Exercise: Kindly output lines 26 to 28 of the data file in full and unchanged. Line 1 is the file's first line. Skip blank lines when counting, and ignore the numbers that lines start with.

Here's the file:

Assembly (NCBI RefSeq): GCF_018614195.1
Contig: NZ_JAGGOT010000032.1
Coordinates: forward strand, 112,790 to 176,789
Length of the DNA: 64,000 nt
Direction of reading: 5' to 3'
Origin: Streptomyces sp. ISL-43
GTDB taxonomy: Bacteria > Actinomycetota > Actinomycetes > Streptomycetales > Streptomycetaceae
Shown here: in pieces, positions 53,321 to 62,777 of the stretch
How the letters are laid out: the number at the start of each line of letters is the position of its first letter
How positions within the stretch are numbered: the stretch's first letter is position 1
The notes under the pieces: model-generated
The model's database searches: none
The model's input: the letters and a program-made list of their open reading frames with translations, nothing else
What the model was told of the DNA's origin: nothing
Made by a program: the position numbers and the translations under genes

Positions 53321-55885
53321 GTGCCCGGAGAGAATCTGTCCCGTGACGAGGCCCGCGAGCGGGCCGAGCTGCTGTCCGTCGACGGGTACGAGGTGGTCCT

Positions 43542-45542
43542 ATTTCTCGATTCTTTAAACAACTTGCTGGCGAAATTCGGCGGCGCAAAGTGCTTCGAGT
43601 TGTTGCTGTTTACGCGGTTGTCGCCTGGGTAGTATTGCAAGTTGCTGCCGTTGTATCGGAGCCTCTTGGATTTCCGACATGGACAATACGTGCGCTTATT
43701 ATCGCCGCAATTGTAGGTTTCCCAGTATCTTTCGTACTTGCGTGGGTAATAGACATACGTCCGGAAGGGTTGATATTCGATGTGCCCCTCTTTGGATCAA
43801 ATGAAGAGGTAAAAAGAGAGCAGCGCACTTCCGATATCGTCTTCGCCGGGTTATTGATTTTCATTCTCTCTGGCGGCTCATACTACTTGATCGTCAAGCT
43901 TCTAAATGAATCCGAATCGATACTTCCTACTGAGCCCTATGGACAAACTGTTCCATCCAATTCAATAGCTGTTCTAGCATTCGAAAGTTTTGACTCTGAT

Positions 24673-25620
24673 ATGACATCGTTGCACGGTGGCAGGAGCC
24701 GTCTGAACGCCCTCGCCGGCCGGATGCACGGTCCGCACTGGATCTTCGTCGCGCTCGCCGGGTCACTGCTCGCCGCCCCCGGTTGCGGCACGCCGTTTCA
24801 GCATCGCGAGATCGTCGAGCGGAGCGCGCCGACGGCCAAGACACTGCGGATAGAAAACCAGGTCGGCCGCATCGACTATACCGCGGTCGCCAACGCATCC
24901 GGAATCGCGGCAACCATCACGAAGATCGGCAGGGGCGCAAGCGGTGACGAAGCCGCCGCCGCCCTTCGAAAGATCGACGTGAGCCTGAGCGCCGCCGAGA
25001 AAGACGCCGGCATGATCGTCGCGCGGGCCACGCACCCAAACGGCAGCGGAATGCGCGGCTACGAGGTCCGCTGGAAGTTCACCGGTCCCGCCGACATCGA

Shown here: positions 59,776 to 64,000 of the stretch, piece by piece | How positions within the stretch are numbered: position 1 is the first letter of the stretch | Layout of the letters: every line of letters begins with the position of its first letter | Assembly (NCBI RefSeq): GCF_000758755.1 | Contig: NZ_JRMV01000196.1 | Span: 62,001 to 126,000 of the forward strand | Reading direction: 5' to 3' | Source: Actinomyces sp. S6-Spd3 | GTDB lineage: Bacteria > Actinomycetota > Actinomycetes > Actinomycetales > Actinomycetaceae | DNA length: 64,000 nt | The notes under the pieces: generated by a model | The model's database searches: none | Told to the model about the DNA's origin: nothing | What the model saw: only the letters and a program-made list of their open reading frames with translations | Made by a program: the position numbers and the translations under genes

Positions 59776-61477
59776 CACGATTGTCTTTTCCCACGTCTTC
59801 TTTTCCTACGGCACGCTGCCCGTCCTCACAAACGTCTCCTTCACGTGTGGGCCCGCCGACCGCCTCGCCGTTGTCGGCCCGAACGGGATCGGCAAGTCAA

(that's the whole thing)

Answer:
24701 GTCTGAACGCCCTCGCCGGCCGGATGCACGGTCCGCACTGGATCTTCGTCGCGCTCGCCGGGTCACTGCTCGCCGCCCCCGGTTGCGGCACGCCGTTTCA
24801 GCATCGCGAGATCGTCGAGCGGAGCGCGCCGACGGCCAAGACACTGCGGATAGAAAACCAGGTCGGCCGCATCGACTATACCGCGGTCGCCAACGCATCC
24901 GGAATCGCGGCAACCATCACGAAGATCGGCAGGGGCGCAAGCGGTGACGAAGCCGCCGCCGCCCTTCGAAAGATCGACGTGAGCCTGAGCGCCGCCGAGA